Law Report: Committal orders stand despite procedural breach: Re M; B v B. Court of Appeal (Lord Donaldson of Lymington, Master of the Rolls, Lord Justice Nolan and Lord Justice Scott), 23 July 1992

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A committal order should not be set aside for breach of the proper procedures for its service on the contemnor if the contemnor had suffered no injustice.

The Court of Appeal dismissed appeals by two appellants against orders for committal for contempt and the sentences imposed.

In the first case, Mr M was the plaintiff in wardship proceedings. Without provocation, Mr M struck the social worker involved in the face with a rolled up newspaper. Later he climbed the roof of the Royal Courts of Justice and hurled slates into the courtyard below.

On 5 June 1992, Sir Stephen Brown P found Mr M, who was present in court and represented by solicitors and counsel, in contempt of court and sentenced him to six months' imprisonment. The formal order that Mr M be committed to prison was sealed on 11 June and copies were sent to Mr M's solicitors, the other parties' solicitors and the governor of the prison. When Mr M complained he had not been served personally by the local authority, it was served him a copy on 3 July.

In the second case, Mr B was subject to injunctions designed to prevent him assaulting, threatening, harassing or molesting Mrs B. He was twice found in contempt of court by breaching the injunctions and sentenced to suspended prison sentences. On 12 June 1992, the third occasion when he was found in breach of the injunctions, Judge Woodford at Ipswich County Court sentenced Mr B, who was represented by counsel and solicitors, to eight months' imprisonment. A prison official received a copy of the committal order on Form N111 on 3 July 1992.

Mr M appealed on the ground that he was not personally served with the committal order until 3 July. Mr B appealed on the grounds that the committal order was not served on him within 36 hours in breach of Order 29 rule 1(5) of the County Court Rules and the committal order was in Form N111 rather than Form N79 and contained no reference to the right of the contemnor to apply to the court to purge his contempt.

Eleanor Platt QC and John Mitchell (Powell Spencer & Partners) for Mr M; Robin Barda (Official Solicitor) for the minors; Richard Harper (Borough Solicitor) for the local authority; Eva MB Joyce (Tomlinson & Dickinson, Sudbury) for Mr B; Edward Irving (Bates Wells & Braithwaite, Sudbury) for Mrs B.

LORD DONALDSON MR said that the obligations as to service of committal orders were not the same in the High Court and the County Court. In the High Court the applicant's solicitors were responsible for serving the committal order. In these appeals the court was concerned with the obligation to give the contemnor the written record of the findings against him and of the sentence passed.

By a series of decisions, the Court of Appeal had created a rule of law for which there was no justification. The rule of law which seemed to have evolved was that 'failure to comply with the requirements of CCR Order 29, rule 1(5) is fatal to the lawfulness of the committal' (Howes v Howes (1992) NLJ 753) and that in contempt cases the court's powers under section 13(3) of the Administration of Justice Act 1960 would be used only in exceptional cases.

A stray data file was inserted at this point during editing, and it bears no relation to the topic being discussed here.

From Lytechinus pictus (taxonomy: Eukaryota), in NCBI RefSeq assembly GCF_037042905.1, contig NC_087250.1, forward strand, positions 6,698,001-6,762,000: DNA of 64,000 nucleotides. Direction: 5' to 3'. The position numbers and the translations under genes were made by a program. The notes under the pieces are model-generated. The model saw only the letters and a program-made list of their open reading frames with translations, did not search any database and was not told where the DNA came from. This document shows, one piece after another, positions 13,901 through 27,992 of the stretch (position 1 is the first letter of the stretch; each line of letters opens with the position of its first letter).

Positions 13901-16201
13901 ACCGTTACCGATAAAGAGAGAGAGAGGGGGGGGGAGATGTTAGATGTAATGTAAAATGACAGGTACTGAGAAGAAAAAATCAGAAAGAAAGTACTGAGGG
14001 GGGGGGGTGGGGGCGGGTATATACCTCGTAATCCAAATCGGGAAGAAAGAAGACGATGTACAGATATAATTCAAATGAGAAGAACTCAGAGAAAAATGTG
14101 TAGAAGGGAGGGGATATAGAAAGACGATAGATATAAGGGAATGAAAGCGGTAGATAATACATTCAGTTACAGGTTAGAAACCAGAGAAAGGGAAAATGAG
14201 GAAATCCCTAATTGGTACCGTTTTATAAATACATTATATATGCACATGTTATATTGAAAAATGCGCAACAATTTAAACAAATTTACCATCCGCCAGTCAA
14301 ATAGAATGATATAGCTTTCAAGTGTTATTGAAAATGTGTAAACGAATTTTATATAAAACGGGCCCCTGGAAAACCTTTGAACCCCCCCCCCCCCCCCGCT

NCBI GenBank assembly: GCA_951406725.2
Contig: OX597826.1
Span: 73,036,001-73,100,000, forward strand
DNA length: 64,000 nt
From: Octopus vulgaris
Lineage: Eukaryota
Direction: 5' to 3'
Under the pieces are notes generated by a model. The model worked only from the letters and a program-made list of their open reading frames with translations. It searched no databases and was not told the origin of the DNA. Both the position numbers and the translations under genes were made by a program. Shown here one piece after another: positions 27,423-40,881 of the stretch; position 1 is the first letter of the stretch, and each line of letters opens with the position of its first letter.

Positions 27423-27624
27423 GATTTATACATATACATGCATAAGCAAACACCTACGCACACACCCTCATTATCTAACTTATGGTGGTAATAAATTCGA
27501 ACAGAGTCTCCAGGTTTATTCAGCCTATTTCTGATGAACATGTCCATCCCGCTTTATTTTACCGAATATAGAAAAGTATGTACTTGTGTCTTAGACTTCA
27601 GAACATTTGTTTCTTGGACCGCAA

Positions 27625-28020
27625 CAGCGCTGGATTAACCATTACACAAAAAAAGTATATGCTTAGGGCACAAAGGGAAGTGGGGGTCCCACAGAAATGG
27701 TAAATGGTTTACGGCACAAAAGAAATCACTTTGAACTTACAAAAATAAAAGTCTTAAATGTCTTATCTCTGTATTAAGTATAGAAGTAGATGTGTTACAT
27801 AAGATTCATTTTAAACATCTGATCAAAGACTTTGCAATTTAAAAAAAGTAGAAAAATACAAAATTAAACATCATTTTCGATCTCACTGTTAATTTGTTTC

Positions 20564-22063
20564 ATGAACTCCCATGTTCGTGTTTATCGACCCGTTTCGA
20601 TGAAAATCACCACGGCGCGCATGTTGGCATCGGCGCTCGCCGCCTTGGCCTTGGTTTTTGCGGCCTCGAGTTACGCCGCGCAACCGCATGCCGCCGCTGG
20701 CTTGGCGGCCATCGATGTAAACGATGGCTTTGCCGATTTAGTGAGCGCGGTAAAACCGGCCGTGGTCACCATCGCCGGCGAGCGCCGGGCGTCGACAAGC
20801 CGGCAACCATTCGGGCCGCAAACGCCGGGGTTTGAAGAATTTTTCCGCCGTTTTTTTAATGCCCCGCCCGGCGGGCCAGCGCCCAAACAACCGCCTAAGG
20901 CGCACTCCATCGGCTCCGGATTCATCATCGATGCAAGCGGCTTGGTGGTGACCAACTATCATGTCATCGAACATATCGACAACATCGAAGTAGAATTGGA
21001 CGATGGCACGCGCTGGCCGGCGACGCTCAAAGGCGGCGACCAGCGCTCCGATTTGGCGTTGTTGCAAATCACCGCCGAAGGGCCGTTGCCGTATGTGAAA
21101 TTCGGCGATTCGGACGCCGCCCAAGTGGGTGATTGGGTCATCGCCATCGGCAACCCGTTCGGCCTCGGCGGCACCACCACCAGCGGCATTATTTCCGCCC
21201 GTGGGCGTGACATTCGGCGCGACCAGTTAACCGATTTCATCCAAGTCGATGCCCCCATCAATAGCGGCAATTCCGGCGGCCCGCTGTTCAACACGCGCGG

Whilst the court should always be quick to identify and condemn any departure from the proper procedures, the interests of the victim and of maintaining the authority of the courts required that in deciding what use to make of its powers under section 13(3), the Court of Appeal should ask itself whether, notwithstanding such a departure, the contemnor had suffered any injustice. It did not follow that he had. Nor did it follow that the proper course was to quash the order.

If he had not suffered any injustice, the committal order should stand, subject, if necessary, to variation of the order to take account of any technical or procedural defects. In other cases it might be possible to do justice between the parties by making 'such other orders as may be just'. If justice required the committal order to be quashed, among the options was that of ordering a re-trial.

The only departure from the procedure in Mr M's case was that the copy of the order was served on his solicitors by that court rather than by the applicant's solicitor. It was impossible to detect any element of injustice to Mr M and his appeal would be dismissed.

Consideration should be given to the three changes in the procedures of the High Court: (1) The sealing of committal orders should have the highest priority and should take place preferably on the day of committal and certainly as soon as practicable thereafter. (2) The form of committal order should be amended to draw the contemnor's attention to his right to apply to the court to purge his contempt. (3) There should be personal service of a copy of the committal order on the contemnor by the court itself acting by one of its officers, probably the tipstaff.

In Mr B's case, although there was regrettable delay in serving the order no injustice was suffered by Mr B. Consideration should be given to the following matters in County Court procedures: (1) Court staff should be reminded of the urgency with which the documentation of contempt cases should be undertaken and of the need to comply strictly with the rules. (2) Service of committal orders should always be made personally on the contemnor. (3) Either Form N111 should be resurrected and amended to include a reminder that there was a right to apply to purge a contempt or Form N79 should be revised to take account of proceedings under the Domestic Violence and Matrimonial Proceedings Act 1976.

Lord Justice Nolan and Lord Justice Scott concurred.